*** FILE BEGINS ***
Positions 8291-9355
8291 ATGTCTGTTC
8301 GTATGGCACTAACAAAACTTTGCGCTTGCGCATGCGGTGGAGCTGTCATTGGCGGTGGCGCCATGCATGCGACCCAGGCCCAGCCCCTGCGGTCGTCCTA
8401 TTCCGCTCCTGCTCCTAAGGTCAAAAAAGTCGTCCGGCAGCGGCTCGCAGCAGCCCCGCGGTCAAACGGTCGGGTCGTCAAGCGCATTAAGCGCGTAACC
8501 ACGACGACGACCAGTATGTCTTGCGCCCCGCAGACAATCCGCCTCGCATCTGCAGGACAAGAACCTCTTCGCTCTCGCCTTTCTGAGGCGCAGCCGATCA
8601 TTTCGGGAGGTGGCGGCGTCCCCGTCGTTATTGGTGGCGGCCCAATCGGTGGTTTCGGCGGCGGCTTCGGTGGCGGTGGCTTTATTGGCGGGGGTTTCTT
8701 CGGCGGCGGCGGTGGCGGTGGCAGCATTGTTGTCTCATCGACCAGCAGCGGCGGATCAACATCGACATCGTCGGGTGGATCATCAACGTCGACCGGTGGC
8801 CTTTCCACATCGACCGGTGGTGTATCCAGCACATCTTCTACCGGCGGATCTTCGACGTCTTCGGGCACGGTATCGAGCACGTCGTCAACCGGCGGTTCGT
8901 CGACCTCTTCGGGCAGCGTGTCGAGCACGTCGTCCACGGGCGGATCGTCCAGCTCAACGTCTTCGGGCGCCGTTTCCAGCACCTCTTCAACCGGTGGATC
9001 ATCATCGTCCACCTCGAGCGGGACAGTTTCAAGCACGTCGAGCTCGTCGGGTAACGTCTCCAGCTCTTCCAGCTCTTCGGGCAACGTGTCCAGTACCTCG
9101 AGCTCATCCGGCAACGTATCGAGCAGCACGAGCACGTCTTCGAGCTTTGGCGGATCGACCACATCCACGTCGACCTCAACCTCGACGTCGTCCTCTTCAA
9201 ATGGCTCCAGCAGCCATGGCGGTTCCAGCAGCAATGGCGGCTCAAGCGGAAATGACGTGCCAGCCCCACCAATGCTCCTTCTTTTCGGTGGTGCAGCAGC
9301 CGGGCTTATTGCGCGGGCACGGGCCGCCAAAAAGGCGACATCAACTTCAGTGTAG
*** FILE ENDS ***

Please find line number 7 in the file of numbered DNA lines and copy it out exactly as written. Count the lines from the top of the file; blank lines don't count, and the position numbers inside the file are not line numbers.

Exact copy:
8701 CGGCGGCGGCGGTGGCGGTGGCAGCATTGTTGTCTCATCGACCAGCAGCGGCGGATCAACATCGACATCGTCGGGTGGATCATCAACGTCGACCGGTGGC